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Surgery

Surgery

When medical therapy fails or when BPH symptoms are severe, surgery can be done to remove obstructing prostate tissue. Surgery is almost always recommended if you:

  • Are unable to urinate
  • Have kidney damage
  • Have frequent urinary tractd infections
  • Have a lot of bleeding
  • Have stones in the bladder

These types of surgery can be performed for BPH (please note these surgeries appear in order of least invasive to most invasive):

  • Transurethral Incision of the Prostate (TUIP)
  • Photoselective Vaporization of the Prostate (PVP)
  • Transurethral Resection of the Prostate (TURP)
  • Holmium Laser Enucleation of the Prostate (HoLEP)
  • Thulium Laser Enucleation of the Prostate (ThuLEP)
  • Transurethral Electrovaporization of the Prostate (TUVP)
  • Transurethral Water–Jet Ablation

Transurethral Incision of the Prostate (TUIP)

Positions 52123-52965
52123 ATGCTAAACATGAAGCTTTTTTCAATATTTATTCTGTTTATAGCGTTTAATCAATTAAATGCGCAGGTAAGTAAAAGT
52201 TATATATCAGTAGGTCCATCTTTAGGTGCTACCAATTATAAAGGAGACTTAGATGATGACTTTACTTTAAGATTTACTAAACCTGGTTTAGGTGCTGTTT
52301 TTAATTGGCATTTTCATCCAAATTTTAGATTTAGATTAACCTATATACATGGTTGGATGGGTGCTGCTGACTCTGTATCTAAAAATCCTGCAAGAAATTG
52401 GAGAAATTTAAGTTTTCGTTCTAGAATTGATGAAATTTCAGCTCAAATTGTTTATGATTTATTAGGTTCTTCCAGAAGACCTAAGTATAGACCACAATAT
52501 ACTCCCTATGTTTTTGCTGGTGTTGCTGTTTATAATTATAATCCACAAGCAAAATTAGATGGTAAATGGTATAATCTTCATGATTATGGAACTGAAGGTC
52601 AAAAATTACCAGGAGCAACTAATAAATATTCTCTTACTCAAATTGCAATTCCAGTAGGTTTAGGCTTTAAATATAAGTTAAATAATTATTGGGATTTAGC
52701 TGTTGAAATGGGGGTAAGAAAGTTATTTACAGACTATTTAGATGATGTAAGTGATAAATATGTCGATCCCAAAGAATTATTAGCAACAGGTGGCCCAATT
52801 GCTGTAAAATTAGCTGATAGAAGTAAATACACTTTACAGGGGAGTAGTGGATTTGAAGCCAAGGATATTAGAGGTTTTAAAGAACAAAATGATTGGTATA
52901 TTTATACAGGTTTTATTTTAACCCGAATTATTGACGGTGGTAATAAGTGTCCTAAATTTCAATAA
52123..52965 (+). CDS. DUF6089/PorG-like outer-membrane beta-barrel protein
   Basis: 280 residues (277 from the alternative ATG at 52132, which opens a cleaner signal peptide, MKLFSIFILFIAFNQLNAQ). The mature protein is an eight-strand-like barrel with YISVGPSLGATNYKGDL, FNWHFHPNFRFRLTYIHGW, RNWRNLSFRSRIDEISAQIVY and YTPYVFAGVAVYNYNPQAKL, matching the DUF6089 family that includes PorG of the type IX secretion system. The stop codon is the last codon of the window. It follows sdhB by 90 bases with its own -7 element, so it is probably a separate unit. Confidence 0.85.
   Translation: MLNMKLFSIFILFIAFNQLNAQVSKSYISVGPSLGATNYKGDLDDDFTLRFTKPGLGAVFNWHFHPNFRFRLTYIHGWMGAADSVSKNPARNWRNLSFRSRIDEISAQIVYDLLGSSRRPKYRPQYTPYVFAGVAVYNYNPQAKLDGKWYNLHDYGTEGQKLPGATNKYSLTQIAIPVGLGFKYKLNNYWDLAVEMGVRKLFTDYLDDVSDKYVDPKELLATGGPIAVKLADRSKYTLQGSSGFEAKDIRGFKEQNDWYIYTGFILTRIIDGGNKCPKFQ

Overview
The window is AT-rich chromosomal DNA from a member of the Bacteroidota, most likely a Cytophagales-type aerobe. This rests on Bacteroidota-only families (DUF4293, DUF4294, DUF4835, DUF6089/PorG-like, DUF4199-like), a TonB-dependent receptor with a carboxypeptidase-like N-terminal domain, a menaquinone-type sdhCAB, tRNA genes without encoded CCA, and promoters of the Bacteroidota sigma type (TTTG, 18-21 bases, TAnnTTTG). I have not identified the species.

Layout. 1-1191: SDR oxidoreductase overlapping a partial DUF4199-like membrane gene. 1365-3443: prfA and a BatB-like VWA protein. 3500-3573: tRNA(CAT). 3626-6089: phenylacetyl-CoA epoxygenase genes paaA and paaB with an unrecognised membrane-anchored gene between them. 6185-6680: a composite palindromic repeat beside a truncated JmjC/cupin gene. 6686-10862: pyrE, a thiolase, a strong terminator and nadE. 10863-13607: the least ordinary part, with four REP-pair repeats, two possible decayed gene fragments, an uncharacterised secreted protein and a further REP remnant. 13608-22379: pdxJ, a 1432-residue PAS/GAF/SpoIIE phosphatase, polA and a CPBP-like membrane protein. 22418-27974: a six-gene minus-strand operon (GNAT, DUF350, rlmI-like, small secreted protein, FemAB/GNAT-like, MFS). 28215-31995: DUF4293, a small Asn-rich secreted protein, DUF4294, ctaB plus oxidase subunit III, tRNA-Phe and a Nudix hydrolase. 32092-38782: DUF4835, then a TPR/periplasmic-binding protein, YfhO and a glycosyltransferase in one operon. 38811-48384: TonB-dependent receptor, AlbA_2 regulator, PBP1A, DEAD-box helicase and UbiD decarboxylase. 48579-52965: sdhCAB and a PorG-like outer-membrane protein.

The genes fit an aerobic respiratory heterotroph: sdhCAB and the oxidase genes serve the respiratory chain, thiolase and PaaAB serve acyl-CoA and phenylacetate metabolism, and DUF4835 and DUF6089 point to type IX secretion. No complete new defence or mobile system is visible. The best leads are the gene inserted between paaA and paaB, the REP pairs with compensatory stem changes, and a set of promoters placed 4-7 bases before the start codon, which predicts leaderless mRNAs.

TUIP may be used if you have a smaller prostate but major blockage of the urethra. Instead of cutting and removing tissue, TUIP widens the urethra. The surgeon uses a laser beam or an electrical current to make small cuts in the bladder neck, where the urethra joins the bladder, and in the prostate. This reduces the pressure of the prostate on the urethra and makes urination easier. A catheter is left in your bladder for 1 to 3 days after surgery. The hospital stay is 1 to 3 days.

What are the Benefits, Risks, and Side Effects of TUIP

TUIP may improve the ability to urinate. It may ease symptoms. Temporary urine retention, urinary tract infection, dry orgasm, incontinence, and erectile dysfunction are possible side effects. Some men need additional treatment after TUIP.

Who are Good Candidates for TUIP?